Almost identical to psalm 14. It’s an adaptable song a bit like happy birthday, except you substitute a reference to your current problem at the end instead of a person’s name.
Last time I wrote a lot about atheism. This time I got distracted at how the goal posts keep shifting on who’s ‘good’/believers and who’s ‘bad’/unbelievers.
It seems clear when it talks about the ‘fool who says in his heart there is no God’. Atheists, or in their day practical atheists who follow religion as a custom but don’t believe it in their heart.
But its less clear when it goes on to say everyone is corrupt, emphatically: no one does good, and no one seeks God.
And indeed, ‘believers’ continue to sin. We are scarcely seeking God when we are lying, cheating, lusting, resenting, being cowards for God, are we?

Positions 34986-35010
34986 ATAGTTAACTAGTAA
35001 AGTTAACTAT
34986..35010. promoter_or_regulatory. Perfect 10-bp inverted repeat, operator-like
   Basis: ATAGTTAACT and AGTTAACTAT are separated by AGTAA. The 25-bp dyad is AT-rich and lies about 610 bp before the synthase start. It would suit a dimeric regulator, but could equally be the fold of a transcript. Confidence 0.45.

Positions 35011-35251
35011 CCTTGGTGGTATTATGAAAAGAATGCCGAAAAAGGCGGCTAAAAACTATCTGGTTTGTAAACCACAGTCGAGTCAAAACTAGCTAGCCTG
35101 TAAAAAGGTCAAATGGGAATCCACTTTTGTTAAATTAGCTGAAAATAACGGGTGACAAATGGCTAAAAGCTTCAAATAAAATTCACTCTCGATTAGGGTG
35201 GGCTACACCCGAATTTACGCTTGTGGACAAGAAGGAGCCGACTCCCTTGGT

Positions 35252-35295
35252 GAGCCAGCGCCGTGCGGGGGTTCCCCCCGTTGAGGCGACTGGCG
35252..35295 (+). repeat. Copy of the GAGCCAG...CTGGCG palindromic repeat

Then the goal posts seem to move again and it talks about the ‘evildoers’, who are attacking them, who will be beaten by fear.
We’ve seen again and again God’s favourite and most convenient shortcut to a military victory is to fill the enemy with unfounded fear, so they retire in confusion, or worse, destroy each other.
I like how David doesn’t really argue for God. He is confident that unbelief is a self deception, which will run aground on facts.
But that response to attack requires the most faith. The Israelites had to literally do nothing but trust God. Which can be terrifying. Fear and fools on their side too.
So you have a scenario of an impending attack on Israel, and David is saying: none of us are good, none of us deserve to win. We can be fools like our attackers and not trust God, or call on him.
You may call yourself a ‘believer’, but we are basically all the same evil hearted beings. Calling on God to overcome fear, trusting him for the crisis, is the thing.
David was clearly longing for Jesus, the one uncorrupt man. We know him, but the psalm still rings true. So many Christians prefer to trust politics for the crisis, for instance.
And I’m worried about my future, and my family. Let’s see how I go.